Study shows Hot nights can increase cases of strokes by 7%

Study shows Hot nights can increase cases of strokes by 7%


11000 cases of strokes over the past 15 years, researchers have identified a 7% increase in the number of strokes. These cases are more prevalent in the elderly and women.

What are hot nights?

Hot nights are when temperatures rise above the Hot Night Excess Index, which is around 5% exceeding the average temperature. This 5% appears to be a small number but it does affect us significantly. Usually, when the maximum temperature is around 40°C and the minimum temperature is above 4.5 °C than average, it is considered a hot night or a warm night. From 2006 to 2012, 2 additional cases of strokes per year were recorded whereas from 2013 to 2020, 33 additional cases of strokes were witnessed.

Read more: Doordarshan Anchor fainted due to Heatstroke in a live Show

How are hot nights affecting our health? 

Most people take this global warming as something that is not personal to them. But even a mild increase in the temperature, like in a hot night can impair humans with even deadly consequences.

Body Temperature: 

Our body has a circadian rhythm of the 24-hour cycle. With the dawn approaching, the body tends to reduce its temperature. This is because our body tries to get into a state of rest through sleep. Our blood vessels in the extremities, that is our arms and legs, get expanded. With this, the body releases the heat. The hormone melatonin plays this role. Without the issue of climate change, the nights are colder than the day, irrespective of the season. But when the temperature is not reduced at night, releasing this heat becomes difficult, adversely affecting our health.

Read More: Indian States Facing Hazards of Heatwave: Does It Affect You Mentally?

Sleep Difficulty: 

Sleep has an extremely significant effect on our brain and body. Our functioning and learning are directly impacted by our sleeping patterns. Sleep efficiency, which is the quality of our sleep rather than the duration of the sleep, gets poor. With changes in such body temperature, sleep gets affected. Prolonged difficulties in sleep can result in sleep disorders, a higher prevalence of strokes and hypertension.

How to deal with it? Global warming is indeed a collective fight from each one of us. Though we can’t bring a change individually, small steps can go miles. Apart from this, what are the tips and tricks to handle a warm night with a good night?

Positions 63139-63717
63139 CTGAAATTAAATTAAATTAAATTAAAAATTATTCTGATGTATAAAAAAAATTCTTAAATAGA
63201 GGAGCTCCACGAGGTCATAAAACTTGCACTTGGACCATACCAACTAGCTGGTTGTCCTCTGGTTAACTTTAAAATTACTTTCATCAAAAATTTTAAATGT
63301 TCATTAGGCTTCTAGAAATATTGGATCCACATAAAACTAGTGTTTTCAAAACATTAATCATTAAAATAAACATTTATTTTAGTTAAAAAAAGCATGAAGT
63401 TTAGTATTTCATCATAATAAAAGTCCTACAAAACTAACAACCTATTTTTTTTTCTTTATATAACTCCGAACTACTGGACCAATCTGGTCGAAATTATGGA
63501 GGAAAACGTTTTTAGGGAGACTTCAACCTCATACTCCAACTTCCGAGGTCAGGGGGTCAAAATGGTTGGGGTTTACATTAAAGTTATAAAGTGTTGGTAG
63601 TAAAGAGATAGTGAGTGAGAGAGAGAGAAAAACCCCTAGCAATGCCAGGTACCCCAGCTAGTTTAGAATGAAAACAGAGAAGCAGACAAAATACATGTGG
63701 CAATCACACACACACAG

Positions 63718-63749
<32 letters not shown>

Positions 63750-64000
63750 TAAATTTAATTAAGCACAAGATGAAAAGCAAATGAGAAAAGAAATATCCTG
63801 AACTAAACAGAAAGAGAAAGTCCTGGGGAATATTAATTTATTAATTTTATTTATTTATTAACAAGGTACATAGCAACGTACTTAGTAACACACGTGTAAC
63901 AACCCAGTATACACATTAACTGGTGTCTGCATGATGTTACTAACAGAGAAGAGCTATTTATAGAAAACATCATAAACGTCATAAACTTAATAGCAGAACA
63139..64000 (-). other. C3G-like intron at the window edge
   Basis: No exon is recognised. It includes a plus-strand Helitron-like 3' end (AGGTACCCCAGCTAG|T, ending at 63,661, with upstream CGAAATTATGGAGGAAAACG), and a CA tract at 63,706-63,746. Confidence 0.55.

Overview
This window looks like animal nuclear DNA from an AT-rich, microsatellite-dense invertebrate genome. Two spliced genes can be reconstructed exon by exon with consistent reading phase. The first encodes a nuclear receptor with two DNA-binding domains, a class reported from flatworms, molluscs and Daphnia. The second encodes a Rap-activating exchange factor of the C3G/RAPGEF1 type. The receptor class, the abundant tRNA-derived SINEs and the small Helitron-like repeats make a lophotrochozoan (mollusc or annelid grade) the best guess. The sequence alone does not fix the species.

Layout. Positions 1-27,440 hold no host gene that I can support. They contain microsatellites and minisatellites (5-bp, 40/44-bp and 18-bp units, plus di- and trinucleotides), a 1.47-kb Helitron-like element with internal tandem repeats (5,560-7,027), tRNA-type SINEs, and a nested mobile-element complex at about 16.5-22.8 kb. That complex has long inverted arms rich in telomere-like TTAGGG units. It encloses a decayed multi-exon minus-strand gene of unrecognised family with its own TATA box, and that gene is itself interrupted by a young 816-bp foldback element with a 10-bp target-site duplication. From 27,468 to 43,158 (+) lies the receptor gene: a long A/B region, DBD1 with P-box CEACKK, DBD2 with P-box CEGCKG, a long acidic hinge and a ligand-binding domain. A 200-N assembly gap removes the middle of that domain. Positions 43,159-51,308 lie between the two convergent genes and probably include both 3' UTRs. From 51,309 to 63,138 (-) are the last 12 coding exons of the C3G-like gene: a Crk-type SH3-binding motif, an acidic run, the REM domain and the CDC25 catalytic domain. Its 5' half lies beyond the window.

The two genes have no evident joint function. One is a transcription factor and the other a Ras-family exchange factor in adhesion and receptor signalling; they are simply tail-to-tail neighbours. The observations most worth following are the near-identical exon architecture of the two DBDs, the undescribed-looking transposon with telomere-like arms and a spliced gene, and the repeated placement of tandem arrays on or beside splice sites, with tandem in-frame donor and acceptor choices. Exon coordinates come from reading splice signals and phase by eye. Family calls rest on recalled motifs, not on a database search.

Air circulation: Apart from a regulated source of temperature, a fan can be used to ensure that the airs keep moving within the room. Our skin needs to get exposed to this, helping to feel cooler.

Cooling before sleeping: Yes, most of us cool our room temperature with air conditioning. But here we are talking about cooling ourselves. Taking a shower before going to bed is found to be extremely beneficial for letting go of all the extra heat stored in our body throughout the day.

Going minimalistic: Continuing the trend or the tradition of going minimalistic, try to keep your bed, remove anything from your bed that is not required and change into thin sheets of cotton or linen. Wearing cotton clothes can help reduce hyperthermia a lot when the skin is not in close contact with a cloth. Letting your skin breathe is a happy way to deal with warm nights.

Stress: Apart from all the tips and tactics, the most crucial aspect is not to be stressed about hot nights. Hot nights are already a risk factor for increased chances of hypertension and stroke cases as extreme examples. Taking things calmly and modifying the bedroom style can be quickly and completely effective.

Moreover, dealing with hot nights is of utmost importance, especially this time when India is burning with increasing temperatures. Maintenance at this time can significantly reduce the probability of acquiring sleep disorders and mental illnesses.

Citations + Lee WV, Shaman J. Heat-coping strategies and bedroom thermal satisfaction in New York City. Sci Total Environ. 2017 Jan 1;574:1217-1231. doi: 10.1016/j.scitotenv.2016.07.006. Epub 2016 Sep 22. PMID: 27666472; PMCID: PMC5099111.

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